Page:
PRAGUE (Reuters) - The view from Pavel Kacirek’s apartment overlooking Prague’s majestic Old Town Square should make it the dream home, but the hordes of tourists and clogged streets mean it no longer is.
As Czechs prepare to mark 30 years since the Velvet Revolution ended Communism - ushering in a boom in tourism and considerable wealth along with it - not all local residents see the change as positive.
“People have moved away, so services, shops, cheaper restaurants have gone with them,” said 72-year-old Kacirek, a documentary filmmaker.
“The monuments are here, the towers, the gothic and baroque - they stand. But it is really a Disneyland decoration.”
Nearly 8 million tourists visited Prague last year, making it one of the most visited cities in Europe and putting pressure on local services providing for 1.3 million residents.
One of the most acute problems is a lack of affordable accommodation, as many apartments are converted into offices or short-term lodgings.
Airbnb listed nearly 12,000 properties in Prague last year, according to Prague’s development institute IPR. The district encompassing the city center has lost nearly half its residents. Registered voters totaled 21,556 in 2017 from 36,862 in 1990.
Tourists now crowd the historic streets and often take advantage of cheap beer to party late into the night.
“The tourist numbers are certainly greater than Prague can bear,” city mayor Zdenek Hrib told Reuters, adding that Prague was trying to attract higher-spending visitors including those coming for business meetings.
“We are trying to resolve the Disneyland that is evolving here.”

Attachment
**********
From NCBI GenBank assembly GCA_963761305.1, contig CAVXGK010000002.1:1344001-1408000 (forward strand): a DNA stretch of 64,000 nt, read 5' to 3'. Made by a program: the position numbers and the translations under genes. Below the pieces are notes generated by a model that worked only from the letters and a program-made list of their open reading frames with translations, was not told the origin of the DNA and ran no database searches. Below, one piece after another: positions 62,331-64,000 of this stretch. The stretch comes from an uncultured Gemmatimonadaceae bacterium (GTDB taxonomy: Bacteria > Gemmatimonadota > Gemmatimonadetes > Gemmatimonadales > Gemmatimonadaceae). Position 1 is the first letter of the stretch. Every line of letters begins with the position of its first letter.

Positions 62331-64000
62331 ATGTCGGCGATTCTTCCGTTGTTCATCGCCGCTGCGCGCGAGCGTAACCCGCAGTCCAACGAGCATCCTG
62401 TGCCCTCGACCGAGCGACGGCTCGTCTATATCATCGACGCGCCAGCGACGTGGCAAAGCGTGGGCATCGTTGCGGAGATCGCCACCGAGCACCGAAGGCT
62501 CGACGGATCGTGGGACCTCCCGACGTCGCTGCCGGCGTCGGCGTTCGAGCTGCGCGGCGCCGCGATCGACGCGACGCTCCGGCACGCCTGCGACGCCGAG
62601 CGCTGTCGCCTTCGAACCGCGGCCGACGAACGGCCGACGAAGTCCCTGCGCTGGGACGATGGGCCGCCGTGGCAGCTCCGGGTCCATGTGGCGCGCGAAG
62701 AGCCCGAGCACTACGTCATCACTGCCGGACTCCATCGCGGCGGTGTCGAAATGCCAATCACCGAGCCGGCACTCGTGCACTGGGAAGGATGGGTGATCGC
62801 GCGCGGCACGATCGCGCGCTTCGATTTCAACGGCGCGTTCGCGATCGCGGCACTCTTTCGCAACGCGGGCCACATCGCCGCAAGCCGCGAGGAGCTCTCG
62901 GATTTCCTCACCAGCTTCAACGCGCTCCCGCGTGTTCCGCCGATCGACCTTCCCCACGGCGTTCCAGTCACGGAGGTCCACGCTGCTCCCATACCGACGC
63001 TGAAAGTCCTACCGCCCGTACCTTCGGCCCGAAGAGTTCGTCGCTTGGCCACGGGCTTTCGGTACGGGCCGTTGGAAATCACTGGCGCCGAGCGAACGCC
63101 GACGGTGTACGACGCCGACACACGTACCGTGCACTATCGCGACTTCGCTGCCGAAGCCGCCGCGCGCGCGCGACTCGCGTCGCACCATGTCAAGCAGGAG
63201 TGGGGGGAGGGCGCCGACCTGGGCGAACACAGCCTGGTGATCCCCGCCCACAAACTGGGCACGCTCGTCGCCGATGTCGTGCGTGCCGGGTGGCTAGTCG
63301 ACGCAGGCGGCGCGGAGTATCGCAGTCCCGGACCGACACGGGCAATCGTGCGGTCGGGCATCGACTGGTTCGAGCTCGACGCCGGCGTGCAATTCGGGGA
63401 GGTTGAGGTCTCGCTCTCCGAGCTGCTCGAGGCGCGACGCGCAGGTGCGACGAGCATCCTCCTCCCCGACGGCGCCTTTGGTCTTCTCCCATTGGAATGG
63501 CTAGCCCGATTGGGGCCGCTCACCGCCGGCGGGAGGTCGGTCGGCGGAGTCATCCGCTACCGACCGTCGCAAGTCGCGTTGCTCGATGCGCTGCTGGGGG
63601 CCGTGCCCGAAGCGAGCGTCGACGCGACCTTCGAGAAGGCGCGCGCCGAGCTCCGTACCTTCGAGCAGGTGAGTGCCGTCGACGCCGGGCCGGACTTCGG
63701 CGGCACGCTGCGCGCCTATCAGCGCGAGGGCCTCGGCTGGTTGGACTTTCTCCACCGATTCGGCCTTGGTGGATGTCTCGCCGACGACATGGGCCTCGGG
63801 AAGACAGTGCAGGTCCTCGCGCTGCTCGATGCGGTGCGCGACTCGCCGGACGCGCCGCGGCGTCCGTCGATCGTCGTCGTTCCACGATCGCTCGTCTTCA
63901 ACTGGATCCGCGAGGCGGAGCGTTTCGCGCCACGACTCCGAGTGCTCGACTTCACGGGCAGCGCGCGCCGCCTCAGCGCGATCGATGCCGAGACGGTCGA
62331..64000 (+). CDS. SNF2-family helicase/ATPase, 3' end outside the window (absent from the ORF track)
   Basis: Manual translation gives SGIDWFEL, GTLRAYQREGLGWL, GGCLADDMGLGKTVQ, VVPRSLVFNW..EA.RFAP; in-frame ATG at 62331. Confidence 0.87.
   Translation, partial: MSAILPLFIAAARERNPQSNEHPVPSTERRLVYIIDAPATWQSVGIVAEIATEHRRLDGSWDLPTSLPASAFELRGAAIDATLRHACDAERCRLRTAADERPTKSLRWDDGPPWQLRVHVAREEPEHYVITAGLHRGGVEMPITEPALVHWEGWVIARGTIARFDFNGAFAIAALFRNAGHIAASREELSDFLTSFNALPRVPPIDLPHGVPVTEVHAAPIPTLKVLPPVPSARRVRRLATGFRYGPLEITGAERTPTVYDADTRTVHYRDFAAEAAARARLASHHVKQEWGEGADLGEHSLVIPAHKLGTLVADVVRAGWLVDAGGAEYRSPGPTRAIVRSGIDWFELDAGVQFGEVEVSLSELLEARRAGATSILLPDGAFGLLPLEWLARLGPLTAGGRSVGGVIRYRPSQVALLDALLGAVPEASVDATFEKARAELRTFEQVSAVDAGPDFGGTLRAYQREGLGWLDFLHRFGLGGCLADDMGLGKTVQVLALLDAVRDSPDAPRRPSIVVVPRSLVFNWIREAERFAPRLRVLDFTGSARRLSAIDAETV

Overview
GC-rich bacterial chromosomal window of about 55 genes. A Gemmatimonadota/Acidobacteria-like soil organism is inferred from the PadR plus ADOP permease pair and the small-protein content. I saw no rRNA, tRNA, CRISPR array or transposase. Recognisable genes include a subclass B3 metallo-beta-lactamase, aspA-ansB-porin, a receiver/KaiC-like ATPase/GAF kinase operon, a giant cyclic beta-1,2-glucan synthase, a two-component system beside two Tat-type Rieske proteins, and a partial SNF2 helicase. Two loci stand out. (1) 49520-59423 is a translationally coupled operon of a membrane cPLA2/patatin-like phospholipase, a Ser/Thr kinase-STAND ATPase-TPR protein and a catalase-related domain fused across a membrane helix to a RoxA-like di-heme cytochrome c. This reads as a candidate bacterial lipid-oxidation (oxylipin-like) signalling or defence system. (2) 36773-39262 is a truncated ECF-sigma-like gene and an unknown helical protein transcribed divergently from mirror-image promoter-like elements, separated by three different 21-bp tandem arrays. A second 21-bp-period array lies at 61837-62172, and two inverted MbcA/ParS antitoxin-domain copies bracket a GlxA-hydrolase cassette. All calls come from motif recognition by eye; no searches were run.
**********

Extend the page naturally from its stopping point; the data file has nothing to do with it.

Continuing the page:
PROFITS AND PROBLEMS
When Communism ended in 1989, Prague was an unpolished diamond, shrouded in air pollution and lacking services. Decades of underspending meant buildings were crumbling.
Billions of dollars of investment and tourism spending have poured in since, transforming Prague into the richest region in central and eastern Europe with gross domestic product per head at 187% of the EU average, according to 2018 Eurostat data.
Now the city’s main tourist areas, including around the castle and Charles Bridge, are lined with souvenir shops, money exchanges and massage saloons.
“It is about how Prague positions itself. If we remain a cheap bar, there will be slops,” said architect Kristof Hanzlik at his family home built in the 17th century that hugs the walls of the Prague Castle gardens.
“If this big overload recedes, maybe some apartments will free up and people start moving back.”
The city has taken steps to address the problem, including appointing a “night mayor” to crack down on noise made by revelers at night.
Officials have also evicted a handful of currency exchanges that charged double-digit commissions and they plan to end rentals to tourism shops in favor of services for locals.
It has banned people making money by posing for photos in giant panda costumes in the Old Town Square, and cracked down on pseudo-historical cars.
Beer bikes - which provide beer on draft and are propelled by pedaling drinkers - will be banned next season.
And a law allowing an increase in charges to stay in Prague to 2 euros a night from 0.8 euros has been passed by parliament, although mayor Hrib says the ceiling should be higher in the center.
For now, though, many Czechs avoid the city center unless it is to visit one of the few spots left where only locals can reserve a seat.
“This is a place to meet friends, it is part of history,” said Martin Hlavac, an accountant, who inherited a weekly reservation at the traditional U Zlateho Tygra pub from his mother who was a regular since 1960.
Reporting by Jan Lopatka, Editing by Michael Kahn and Mike Collett-White
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